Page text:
Linda Connor

1944 · United States

Artist biography

Linda Connor is an established contemporary artist, who originates from the United States. Linda Connor was born in 1944. Some of the artist's contemporaries that are born around the same year and in the same country include Chuck Close, Robert Mappelthorpe, Bruce Nauman, Laurie Andersen and Barbara Kruger.

Linda Connor's Gallery representation

Linda Connor is represented and exhibited by Haines Gallery located in San Francisco, the United States.

Historical Context of United States

The United States has been a prominent country in the evolution of modern and contemporary art in the twentieth century, particularly in the post war era, when the cultural importance of New York assumed primacy over Paris, previously thought of as the most important art centre in the world. Major art movements developed and cultivated in extensive ways throughout the United States include Abstract Expressionism in varied forms, Pop Art, including its West and East Coast branches, Minimalism, Conceptual Art, Neo-Expressionism, Graffiti and Street Art, plus a multitude of post-modern repetitions of these many movements. In the modern and contemporary era, the United States has cultivated a strong influence upon the worldwide visual culture, due to the dominion of its economic and political structures. Key examples of critically acclaimed U.S artists of the modern and contemporary period include Jackson Pollock, Mark Rothko, Jasper Johns, Robert Rauschenberg, Cy Twombly, Andy Warhol, Roy Lichtenstein, Frank Stella, Donald Judd, Cindy Sherman, Barbara Kruger, Julian Schnabel, Jean-Michel Basquiat and Keith Haring.

Further Biographical Context for Linda Connor

Linda Connor was born in 1944 and was as deeply indebted to the events of the 1960s as their formative influences. In the art world, a multitude of powerful changes were also taking place. Pop Art, embracing the culture of mass media through the artworks of Andy Warhol, Roy Lichtenstein and Tom Wesselmann, was slowly breaking down the foundations on which the creation and reception of art were built. Drawing from the imagery of popular culture and mass consumerism, the Pop Artists rejected the authority of highbrow art and created a ground-breaking movement, while Minimalism, simultaneously appearing, was rejecting any form of emotional expression and focused on art’s theoretical features – aiming for pure visual responses. Honesty and an emptiness of emotions were key concepts in the highly influential movement of Minimalism, embodied by artists like Frank Stella, Donald Judd and Agnes Martin. Uninterested in the gestural elements of Abstract Expressionism, Minimalist artists focused on delivering artworks mainly gathering polished, clean lines and geometrical elements. The very first blossoming of Conceptualism was highly influenced by the simplicity of Minimalism but went further in rejecting all pre-defined conceptions inherent to art, similarly to what Pop Artists were trying to attain, by elevating popular culture to the status of high art. Several schools of philosophy deeply influenced creatives, Francis Bacon and Alberto Giacometti were artists heavily persuaded by the ideas of Existentialism, who achieved worldwide success through their depiction of the human form and the lament often associated with the human condition. globally, an important number of art movements echoed with the radical changes of the 1960s, often prone to their own regional distinctions. In Italy, Lucio Fontana and Piero Manzoni created Spatialism, while in Germany, the Zero group espoused similar ideas under the leadership of Günther Uecker.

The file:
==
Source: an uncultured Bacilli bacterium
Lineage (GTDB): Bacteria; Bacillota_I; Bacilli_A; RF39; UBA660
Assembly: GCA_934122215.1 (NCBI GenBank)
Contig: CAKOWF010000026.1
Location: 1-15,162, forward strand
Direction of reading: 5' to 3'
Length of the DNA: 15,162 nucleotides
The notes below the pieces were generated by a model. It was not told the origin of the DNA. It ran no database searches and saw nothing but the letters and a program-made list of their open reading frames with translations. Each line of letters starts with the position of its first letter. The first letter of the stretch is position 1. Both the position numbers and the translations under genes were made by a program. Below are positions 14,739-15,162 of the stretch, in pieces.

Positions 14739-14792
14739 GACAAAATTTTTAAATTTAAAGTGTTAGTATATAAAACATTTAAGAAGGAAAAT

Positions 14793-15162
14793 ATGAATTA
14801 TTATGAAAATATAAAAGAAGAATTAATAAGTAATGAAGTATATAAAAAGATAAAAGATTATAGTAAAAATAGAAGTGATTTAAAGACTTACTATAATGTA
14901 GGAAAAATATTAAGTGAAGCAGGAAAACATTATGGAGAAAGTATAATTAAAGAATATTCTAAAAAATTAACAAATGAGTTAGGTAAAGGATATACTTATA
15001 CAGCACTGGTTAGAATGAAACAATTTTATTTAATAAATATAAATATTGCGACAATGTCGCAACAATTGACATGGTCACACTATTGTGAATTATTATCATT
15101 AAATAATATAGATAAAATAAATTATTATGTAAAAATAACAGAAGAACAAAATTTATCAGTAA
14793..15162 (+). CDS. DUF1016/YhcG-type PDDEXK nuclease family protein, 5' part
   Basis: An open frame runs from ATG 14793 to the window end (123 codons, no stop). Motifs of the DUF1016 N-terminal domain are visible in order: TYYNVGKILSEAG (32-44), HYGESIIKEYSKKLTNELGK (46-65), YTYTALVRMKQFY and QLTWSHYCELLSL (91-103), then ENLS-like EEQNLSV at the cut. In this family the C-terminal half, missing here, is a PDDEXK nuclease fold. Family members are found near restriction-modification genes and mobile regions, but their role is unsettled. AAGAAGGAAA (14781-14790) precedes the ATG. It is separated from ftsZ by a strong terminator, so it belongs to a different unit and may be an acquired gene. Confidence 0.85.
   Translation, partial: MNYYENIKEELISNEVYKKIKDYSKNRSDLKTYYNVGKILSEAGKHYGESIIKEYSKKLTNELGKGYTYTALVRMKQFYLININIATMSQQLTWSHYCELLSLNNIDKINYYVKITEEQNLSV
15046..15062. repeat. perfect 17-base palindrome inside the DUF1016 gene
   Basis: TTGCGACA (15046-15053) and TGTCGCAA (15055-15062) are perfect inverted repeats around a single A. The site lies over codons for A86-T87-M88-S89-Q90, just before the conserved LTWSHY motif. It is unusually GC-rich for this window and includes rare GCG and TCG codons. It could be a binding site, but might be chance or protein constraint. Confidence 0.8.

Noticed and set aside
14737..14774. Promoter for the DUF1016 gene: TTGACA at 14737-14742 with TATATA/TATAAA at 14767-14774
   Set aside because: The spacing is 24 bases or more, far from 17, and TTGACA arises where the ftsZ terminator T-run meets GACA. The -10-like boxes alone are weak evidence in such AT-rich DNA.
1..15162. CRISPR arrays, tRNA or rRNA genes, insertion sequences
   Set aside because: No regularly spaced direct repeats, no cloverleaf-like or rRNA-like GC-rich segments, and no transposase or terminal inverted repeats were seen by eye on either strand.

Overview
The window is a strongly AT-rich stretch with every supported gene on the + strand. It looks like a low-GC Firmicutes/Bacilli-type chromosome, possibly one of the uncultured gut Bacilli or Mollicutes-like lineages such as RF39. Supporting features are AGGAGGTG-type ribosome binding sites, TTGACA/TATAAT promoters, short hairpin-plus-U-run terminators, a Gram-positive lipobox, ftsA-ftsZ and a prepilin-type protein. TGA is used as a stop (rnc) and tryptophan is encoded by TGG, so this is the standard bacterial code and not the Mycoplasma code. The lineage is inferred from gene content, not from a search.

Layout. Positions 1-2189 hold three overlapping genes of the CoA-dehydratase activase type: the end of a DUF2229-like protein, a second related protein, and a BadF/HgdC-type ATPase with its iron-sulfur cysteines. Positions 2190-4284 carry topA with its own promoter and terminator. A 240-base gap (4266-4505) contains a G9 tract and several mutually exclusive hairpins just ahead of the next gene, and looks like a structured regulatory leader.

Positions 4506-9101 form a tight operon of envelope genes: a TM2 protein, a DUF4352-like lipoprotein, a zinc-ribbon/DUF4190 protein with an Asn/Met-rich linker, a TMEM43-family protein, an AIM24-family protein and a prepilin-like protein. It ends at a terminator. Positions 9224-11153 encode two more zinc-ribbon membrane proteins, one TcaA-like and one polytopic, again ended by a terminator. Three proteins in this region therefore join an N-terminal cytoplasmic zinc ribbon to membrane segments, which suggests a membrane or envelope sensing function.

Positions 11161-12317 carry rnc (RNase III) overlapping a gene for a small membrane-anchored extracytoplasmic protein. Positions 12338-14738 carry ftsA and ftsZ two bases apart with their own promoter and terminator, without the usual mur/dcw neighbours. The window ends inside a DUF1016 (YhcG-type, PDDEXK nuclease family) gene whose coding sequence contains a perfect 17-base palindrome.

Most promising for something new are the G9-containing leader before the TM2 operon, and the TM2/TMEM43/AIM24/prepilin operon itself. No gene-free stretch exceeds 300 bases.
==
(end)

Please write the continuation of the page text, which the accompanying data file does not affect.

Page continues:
Linda Connor

  • Exhibitions 1

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